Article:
Jazz great laments politics of New Orleans revival
NEW ORLEANS – Wynton Marsalis is an impatient man, so for the jazz trumpeter who’s become a global ambassador for New Orleans culture, the politics of reconstruction in his battered city are frustrating.
Through 7-1/2 months of rebuilding after Hurricane Katrina, issues like bloated reconstruction contracts and loose minimum wage requirements have only added to the frustration, Marsalis said in an interview on Monday.
“I didn’t expect it to be cleaned up in a few months. It’s a long-term project after a major natural disaster,” he said.
“But I don’t like the way the people have been treated — not being given information, not being put first and foremost on the agenda. All of the money that the country gave to the New Orleanians didn’t get to them.”
Marsalis, the most famous member of the city’s musical first family, is no stranger to the political machinations of the post-Katrina rebuilding process, having served on Mayor Ray Nagin’s Bring New Orleans Back Commission.
The blue-ribbon panel issued sweeping recommendations for reviving the city after 80 percent of it was flooded. Preserving music and culture was a major part of the plan to fix the local economy and rebuild devastated neighborhoods.
Marsalis, 44, was in his hometown to launch a series of master classes, clinics and performances in his capacity as artistic director of New York’s Jazz at Lincoln Center.
The Lincoln Center Jazz Orchestra will perform the premiere of the tribute composition “Congo Square” in New Orleans on Sunday. Marsalis co-wrote it with Yacub Addy, leader of the African group Odadaa!
He said he is optimistic about an eventual New Orleans revival, but is bothered by government reconstruction work being subcontracted several times to firms that avoid paying minimum wages.
“That kind of stuff is underhanded to me — it allows contractors and subcontractors to make a pile of money off of the misfortunes of people,” he said. “It’s unfortunate that has become the American way.”
He equated the situation to such high-profile U.S. financial debacles as the junk bond and savings and loan scandals and the more recent collapse of Enron Corp.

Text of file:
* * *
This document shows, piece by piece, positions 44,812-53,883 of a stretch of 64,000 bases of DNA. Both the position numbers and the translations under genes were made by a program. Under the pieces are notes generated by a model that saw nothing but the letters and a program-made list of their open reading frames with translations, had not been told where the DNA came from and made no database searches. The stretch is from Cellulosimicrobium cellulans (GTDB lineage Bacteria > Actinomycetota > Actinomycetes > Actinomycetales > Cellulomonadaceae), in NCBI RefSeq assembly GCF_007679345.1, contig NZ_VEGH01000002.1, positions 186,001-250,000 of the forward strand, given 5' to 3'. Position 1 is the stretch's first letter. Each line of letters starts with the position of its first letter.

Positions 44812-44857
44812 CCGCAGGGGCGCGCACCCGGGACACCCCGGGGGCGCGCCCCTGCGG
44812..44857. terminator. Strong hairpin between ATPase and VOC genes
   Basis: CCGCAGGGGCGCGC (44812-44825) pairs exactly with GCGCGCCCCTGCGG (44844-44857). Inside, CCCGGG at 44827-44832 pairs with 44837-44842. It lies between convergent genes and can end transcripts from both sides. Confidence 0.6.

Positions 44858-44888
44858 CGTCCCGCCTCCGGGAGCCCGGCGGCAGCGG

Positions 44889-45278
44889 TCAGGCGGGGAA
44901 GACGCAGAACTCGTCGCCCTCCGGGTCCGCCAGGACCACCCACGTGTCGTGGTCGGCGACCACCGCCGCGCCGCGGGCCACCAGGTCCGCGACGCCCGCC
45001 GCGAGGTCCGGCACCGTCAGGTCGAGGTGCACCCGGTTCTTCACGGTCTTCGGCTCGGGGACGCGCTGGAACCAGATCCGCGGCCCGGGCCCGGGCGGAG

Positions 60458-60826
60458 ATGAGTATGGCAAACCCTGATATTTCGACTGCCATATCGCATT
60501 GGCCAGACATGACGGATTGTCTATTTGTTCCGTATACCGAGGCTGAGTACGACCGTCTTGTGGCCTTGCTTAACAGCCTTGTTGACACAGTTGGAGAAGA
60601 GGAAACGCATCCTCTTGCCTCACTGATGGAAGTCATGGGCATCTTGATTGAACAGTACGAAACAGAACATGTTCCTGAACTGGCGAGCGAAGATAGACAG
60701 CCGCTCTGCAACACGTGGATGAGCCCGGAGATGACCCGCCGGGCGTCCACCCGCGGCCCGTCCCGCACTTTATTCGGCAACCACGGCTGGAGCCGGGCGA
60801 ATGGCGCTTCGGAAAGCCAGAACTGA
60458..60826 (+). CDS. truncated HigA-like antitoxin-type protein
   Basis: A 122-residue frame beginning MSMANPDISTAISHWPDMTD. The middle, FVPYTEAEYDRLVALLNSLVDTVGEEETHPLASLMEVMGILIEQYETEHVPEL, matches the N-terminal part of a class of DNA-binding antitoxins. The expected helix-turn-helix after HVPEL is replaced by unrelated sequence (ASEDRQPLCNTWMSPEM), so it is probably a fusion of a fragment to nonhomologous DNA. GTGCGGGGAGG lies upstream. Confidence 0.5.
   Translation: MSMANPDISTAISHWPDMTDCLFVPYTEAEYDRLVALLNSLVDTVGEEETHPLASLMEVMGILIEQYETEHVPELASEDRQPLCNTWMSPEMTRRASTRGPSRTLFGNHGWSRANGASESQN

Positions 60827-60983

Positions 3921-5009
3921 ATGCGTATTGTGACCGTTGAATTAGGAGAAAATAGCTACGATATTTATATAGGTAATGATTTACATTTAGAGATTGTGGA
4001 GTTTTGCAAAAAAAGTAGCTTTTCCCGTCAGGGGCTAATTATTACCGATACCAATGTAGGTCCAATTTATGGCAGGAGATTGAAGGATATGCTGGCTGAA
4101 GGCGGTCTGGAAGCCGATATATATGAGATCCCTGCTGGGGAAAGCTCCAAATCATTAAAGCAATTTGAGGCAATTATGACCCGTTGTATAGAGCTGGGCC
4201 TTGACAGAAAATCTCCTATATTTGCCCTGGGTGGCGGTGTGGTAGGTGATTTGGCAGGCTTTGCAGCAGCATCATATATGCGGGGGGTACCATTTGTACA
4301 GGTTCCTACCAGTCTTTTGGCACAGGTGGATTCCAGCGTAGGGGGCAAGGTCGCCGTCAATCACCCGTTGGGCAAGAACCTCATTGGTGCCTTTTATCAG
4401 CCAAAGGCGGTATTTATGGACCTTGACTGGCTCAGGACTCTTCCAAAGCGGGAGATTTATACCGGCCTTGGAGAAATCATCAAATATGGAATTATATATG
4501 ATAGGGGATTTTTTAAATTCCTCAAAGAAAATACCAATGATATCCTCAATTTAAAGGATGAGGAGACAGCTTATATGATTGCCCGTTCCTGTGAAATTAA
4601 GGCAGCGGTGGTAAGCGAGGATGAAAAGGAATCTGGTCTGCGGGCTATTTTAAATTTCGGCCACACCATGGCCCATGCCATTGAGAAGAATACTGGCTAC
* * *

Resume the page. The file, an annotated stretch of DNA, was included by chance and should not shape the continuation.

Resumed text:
At a U.S. Senate field hearing last week, Louisiana politicians sharply criticized contracting practices of the Federal Emergency Management Agency and Army Corps of Engineers, which are leading the temporary housing and rebuilding processes.
“It’s disheartening for the people in the country,” said Marsalis, who twice won Grammy Awards in jazz and classical music in the same year.
“But what’s heartening is the response that people had. That’s why I say our systems don’t reflect who we are. Our systems are letting us down. We need to revamp those systems.”
New Orleans, where jazz was born, has a population now of about 200,000 people, or less than half the pre-storm number. Some neighborhoods remain uninhabitable.
The city will emerge profoundly changed, and Marsalis is working to preserve its rich musical heritage. He said he wishes the city’s recovery was quicker.
“That’s one of my great shortcomings. I’m very impatient,” he said.
“Congo Square” pays tribute to the New Orleans gathering place where blacks in the early 1800s could sing, play drums and dance in their African traditions. The square is said to have been an incubator for much of American music, as European musical sensibilities were fused with African ones.
Marsalis said New Orleans’ importance to American cultural history is not well known throughout the country.
“There’s starting to be a certain consciousness that, ‘Hey we have something here, and instead of treating it like some unwanted step-child, let’s bring it into the family.’”
By Jeffrey Jones